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Re: [!! SPAM] [scrumdevelopment] Re: Exchanging stories within the sprint...

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  • Dan Rawsthorne
    This is such a common problem it is the topic of one of the chapters in my (in process) book. The title is Adjusting Sprint Content , and a PDF is attached
    Message 1 of 17 , Jul 16, 2009
    This is such a common problem it is the topic of one of the chapters in
    my (in process) book. The title is "Adjusting Sprint Content", and a PDF
    is attached

    Dan Rawsthorne, PhD, CST
    Senior Coach, Danube Technologies
    dan@..., 425-269-8628



    duncan.smith99 wrote:
    >
    >
    >
    >
    > --- In scrumdevelopment@yahoogroups.com
    > <mailto:scrumdevelopment%40yahoogroups.com>, "whurrelmann"
    > <whurrelmann@...>
    > wrote:
    > >
    > > Hi,
    > > would like to hear your opinion on this matter:
    > > The sprint is 2 days old and we find out that one of the stories is
    > not needed, so we skip it.
    > > The Product Manager (not the PO) comes to the standup and asks us to
    > exchange the story with another one which has equal story points.
    > > What would you do?
    > > Of course, one obvious point is, that the PM is a chicken so he should
    > not speak at all at the standup...
    >
    > If the Product Owner decides to change priorities mid-Sprint (and only
    > the Product Owner can do this), the Scrum mechanism for this is to
    > abnormally terminate the Sprint and have a new Sprint Planning meeting,
    > where the reason for the termination is reviewed.
    >
    > It seems reasonable for the Product Owner to remove a story that was
    > selected for the Sprint. If the Team completes its Sprint work and has
    > capacity for more, they can ask the Product Owner for the next highest
    > priority item that will fit in the remainder of the Sprint.
    >
    > Duncan Smith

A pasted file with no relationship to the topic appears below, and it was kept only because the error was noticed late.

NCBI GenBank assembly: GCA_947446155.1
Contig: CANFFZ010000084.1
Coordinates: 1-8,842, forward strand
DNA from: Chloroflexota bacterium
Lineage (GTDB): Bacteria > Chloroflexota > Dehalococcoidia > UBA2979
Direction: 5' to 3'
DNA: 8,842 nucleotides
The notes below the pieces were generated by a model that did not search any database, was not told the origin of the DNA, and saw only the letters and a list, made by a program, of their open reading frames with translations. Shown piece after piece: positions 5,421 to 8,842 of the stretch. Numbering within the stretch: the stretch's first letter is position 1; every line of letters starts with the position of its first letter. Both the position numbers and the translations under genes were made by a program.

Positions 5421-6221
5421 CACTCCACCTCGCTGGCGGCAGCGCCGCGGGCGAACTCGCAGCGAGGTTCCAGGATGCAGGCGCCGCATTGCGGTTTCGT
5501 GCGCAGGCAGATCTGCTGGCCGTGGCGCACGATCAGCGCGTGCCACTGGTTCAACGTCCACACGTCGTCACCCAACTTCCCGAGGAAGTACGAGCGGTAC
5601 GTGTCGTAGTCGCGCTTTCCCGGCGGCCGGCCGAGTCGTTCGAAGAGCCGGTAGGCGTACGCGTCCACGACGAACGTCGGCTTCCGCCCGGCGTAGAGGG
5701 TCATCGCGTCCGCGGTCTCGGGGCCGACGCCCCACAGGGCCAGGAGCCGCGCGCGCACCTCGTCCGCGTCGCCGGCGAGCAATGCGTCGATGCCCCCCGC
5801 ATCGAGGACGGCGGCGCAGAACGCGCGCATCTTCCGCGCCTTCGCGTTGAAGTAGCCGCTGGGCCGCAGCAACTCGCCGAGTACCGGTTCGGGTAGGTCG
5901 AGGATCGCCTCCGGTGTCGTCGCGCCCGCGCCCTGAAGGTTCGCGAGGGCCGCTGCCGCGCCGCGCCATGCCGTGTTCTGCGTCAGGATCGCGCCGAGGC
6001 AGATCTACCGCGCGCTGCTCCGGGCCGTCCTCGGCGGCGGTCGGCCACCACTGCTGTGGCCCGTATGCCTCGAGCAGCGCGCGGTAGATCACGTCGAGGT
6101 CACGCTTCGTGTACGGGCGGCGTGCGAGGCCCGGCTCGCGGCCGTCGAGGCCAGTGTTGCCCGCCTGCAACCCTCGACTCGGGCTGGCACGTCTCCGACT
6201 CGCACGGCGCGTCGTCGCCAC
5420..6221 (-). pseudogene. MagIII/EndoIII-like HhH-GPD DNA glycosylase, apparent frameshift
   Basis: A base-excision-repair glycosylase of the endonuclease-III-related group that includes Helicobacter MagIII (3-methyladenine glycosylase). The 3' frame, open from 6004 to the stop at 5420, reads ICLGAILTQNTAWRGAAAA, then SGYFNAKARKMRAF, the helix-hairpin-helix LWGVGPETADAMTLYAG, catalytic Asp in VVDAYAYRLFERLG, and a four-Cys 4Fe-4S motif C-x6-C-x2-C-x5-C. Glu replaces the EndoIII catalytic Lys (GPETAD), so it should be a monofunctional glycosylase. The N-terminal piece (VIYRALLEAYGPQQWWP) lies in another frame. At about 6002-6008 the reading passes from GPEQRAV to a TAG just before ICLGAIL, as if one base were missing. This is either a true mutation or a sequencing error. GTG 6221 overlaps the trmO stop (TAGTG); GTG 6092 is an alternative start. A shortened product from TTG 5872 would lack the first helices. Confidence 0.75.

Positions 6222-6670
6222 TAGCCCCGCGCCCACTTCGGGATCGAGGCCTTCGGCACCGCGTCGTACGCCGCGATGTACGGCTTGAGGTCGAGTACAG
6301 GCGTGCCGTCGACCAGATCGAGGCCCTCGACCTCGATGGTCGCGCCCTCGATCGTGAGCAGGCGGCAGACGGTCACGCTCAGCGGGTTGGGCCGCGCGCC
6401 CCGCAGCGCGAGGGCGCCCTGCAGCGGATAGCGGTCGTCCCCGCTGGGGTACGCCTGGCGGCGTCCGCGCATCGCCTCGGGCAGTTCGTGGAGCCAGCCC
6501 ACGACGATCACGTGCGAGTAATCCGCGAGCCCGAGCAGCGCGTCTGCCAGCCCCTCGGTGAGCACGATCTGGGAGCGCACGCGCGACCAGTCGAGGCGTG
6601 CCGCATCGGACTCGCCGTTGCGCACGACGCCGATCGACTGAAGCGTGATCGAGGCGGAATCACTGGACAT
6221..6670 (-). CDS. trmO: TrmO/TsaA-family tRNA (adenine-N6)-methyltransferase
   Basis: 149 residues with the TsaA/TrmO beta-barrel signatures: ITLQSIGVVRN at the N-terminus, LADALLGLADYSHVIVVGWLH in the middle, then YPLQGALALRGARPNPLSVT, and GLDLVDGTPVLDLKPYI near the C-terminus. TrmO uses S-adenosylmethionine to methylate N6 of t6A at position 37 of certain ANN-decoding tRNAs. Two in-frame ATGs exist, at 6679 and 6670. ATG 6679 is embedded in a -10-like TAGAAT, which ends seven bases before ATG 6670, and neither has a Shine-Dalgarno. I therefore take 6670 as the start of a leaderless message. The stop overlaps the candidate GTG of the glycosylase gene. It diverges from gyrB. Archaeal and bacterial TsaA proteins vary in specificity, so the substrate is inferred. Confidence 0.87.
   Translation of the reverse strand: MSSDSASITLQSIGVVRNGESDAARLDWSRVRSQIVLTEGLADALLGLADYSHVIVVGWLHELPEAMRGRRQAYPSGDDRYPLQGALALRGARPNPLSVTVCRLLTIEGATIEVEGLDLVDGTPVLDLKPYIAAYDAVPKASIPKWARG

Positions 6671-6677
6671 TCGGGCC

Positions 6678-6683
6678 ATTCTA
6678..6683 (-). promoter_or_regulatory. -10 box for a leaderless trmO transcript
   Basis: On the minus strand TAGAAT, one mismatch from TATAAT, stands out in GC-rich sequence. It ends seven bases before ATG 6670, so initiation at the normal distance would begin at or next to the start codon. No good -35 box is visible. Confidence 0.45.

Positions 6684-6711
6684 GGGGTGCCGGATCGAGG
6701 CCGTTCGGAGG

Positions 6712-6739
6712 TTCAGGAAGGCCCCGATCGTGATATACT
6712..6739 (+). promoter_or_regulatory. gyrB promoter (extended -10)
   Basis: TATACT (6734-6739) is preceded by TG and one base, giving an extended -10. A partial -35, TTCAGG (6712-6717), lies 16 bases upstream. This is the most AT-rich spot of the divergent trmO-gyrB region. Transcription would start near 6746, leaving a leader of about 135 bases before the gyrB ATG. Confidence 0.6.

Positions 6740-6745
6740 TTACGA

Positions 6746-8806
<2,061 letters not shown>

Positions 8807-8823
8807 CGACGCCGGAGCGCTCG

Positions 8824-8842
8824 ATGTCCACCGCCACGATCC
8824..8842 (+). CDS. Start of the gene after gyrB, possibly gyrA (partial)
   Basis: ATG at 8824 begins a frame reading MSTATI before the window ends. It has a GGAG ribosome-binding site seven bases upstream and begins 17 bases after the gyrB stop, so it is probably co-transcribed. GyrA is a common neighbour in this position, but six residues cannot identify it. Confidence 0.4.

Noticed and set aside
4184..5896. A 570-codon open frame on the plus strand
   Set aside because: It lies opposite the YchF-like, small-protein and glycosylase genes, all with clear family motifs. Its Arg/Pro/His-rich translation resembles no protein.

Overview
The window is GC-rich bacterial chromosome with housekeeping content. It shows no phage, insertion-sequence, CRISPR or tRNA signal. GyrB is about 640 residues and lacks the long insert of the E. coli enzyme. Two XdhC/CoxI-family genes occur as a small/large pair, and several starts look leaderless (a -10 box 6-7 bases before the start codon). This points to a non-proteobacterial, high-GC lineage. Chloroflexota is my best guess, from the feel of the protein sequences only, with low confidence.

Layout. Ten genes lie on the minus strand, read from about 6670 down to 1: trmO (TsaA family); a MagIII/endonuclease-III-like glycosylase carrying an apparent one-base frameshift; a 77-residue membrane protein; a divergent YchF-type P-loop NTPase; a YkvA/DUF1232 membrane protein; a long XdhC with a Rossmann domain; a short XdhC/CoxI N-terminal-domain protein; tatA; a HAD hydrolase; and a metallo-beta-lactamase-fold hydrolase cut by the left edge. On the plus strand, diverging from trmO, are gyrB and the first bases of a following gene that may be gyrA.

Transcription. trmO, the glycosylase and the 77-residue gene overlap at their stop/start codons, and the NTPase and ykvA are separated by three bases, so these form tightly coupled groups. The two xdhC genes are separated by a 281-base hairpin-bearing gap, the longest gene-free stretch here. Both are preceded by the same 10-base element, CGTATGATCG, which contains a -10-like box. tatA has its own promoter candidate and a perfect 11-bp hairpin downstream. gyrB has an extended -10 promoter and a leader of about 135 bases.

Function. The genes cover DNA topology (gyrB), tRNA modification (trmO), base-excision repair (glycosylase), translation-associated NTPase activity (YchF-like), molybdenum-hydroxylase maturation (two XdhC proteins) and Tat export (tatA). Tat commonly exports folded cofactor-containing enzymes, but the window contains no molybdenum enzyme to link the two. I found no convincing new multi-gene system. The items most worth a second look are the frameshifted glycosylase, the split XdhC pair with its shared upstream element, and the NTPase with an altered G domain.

>
    >
  • mike.dwyer1@comcast.net
    A scrum backlog is frozen. That being said you also have to recognize two more immutable rules. The PO has one more vote than anyone else and dead scrummasters
    Message 2 of 17 , Jul 16, 2009
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      A scrum backlog is frozen. That being said you also have to recognize two more immutable rules. The PO has one more vote than anyone else and dead scrummasters add no value.
      What to do. What to do.
      So the first thing is to see what stories have not been started. If the estimated time they represent equals or is greater than the time the new thing needs, the PO can swap them. This covered by the "OK, what don't you want done" clause". The other option is blow up the sprint.

      Sent via BlackBerry by AT&T


      From: Ron Jeffries
      Date: Thu, 16 Jul 2009 08:09:07 -0400
      To: <scrumdevelopment@yahoogroups.com>
      Subject: Re: [scrumdevelopment] Re: Exchanging stories within the sprint...

       

      Hello, Petri. On Thursday, July 16, 2009, at 2:52:05 AM, you
      wrote:

      >>
      >> Yes. The PO has the sole responsibility to select what is to be
      >> done, AFAIK.

      > 100%, but the team must still accept that change. And they have
      > the right to say no, which then means that the product backlog is
      > changed, or that the PO must make other prioritizations so that
      > the story fits in the sprint (like removing other lower priority stories off the sprint).

      Yes. My point is that the PM isn't supposed to go around the PO.
      Agreed that the team accepts the change or not. In fact, canonical
      Scrum said that no changes were allowed at all, if I correctly
      understood it.

      Ron Jeffries
      www.XProgramming. com
      www.xprogramming. com/blog
      A lot of preconceptions can be dismissed when you actually
      try something out. -- Bruce Eckel

    • Petri Heiramo
      ... Exactly, that is very important. ... It could be phrased that way, but Scrum does say that if it impossible for the team to make the commitment, they can
      Message 3 of 17 , Jul 17, 2009
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        > > 100%, but the team must still accept that change. And they have
        > > the right to say no, which then means that the product backlog is
        > > changed, or that the PO must make other prioritizations so that
        > > the story fits in the sprint (like removing other lower priority stories off the sprint).
        >
        > Yes. My point is that the PM isn't supposed to go around the PO.

        Exactly, that is very important.

        > Agreed that the team accepts the change or not. In fact, canonical
        > Scrum said that no changes were allowed at all, if I correctly
        > understood it.

        It could be phrased that way, but Scrum does say that if it impossible for the team to make the commitment, they can initiate discussion to rescope the sprint with the PO.

        Now that is a different case as this one, but a precedent has been made. As long as the team's authority is respected, I don't see why the team couldn't collaborate with the PO. Obviously, this is an area where the Team and SM must tread carefully, and make sure the PO (and possibly the PM, too) understands the procedure correctly.


        Yours, Petri


        ---
        Petri Heiramo
        Process Development Manager, Agile Coach (CST)
        Digia Plc., Finland